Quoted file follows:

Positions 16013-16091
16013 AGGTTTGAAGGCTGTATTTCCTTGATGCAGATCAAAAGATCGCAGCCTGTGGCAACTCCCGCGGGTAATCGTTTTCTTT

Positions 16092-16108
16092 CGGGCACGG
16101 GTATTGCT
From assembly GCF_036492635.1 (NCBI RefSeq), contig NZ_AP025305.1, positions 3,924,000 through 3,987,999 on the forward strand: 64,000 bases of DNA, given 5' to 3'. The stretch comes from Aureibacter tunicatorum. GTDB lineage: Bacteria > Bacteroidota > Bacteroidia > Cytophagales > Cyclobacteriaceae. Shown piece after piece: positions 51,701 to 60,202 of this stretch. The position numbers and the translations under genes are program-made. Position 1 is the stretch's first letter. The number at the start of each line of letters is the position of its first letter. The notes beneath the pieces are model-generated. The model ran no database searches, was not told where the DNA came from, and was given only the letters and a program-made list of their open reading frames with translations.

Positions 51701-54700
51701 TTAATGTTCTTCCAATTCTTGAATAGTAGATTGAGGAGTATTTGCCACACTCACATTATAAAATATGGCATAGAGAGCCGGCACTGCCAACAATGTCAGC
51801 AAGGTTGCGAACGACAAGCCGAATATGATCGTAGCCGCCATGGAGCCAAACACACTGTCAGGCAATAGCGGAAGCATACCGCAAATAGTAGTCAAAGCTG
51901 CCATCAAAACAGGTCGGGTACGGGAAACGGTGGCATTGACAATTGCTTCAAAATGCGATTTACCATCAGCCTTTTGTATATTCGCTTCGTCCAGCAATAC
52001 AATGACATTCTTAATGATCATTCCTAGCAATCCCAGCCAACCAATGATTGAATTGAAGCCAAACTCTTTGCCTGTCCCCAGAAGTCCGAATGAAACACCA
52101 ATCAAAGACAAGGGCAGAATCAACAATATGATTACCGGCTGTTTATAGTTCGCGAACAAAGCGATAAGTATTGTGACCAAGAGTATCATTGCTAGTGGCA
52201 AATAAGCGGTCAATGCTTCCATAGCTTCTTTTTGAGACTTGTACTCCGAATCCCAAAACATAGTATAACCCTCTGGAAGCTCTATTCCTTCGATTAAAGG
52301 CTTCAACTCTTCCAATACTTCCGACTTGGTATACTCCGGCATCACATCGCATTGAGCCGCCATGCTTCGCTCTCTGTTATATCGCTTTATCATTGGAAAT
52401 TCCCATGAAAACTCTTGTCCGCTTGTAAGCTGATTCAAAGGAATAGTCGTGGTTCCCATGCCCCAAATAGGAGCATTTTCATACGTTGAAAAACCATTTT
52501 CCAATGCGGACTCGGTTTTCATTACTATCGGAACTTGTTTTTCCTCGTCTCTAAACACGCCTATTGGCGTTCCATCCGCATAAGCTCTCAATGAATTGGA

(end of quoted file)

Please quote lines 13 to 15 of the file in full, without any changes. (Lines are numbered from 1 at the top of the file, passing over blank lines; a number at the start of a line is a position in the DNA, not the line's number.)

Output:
52201 AATAAGCGGTCAATGCTTCCATAGCTTCTTTTTGAGACTTGTACTCCGAATCCCAAAACATAGTATAACCCTCTGGAAGCTCTATTCCTTCGATTAAAGG
52301 CTTCAACTCTTCCAATACTTCCGACTTGGTATACTCCGGCATCACATCGCATTGAGCCGCCATGCTTCGCTCTCTGTTATATCGCTTTATCATTGGAAAT
52401 TCCCATGAAAACTCTTGTCCGCTTGTAAGCTGATTCAAAGGAATAGTCGTGGTTCCCATGCCCCAAATAGGAGCATTTTCATACGTTGAAAAACCATTTT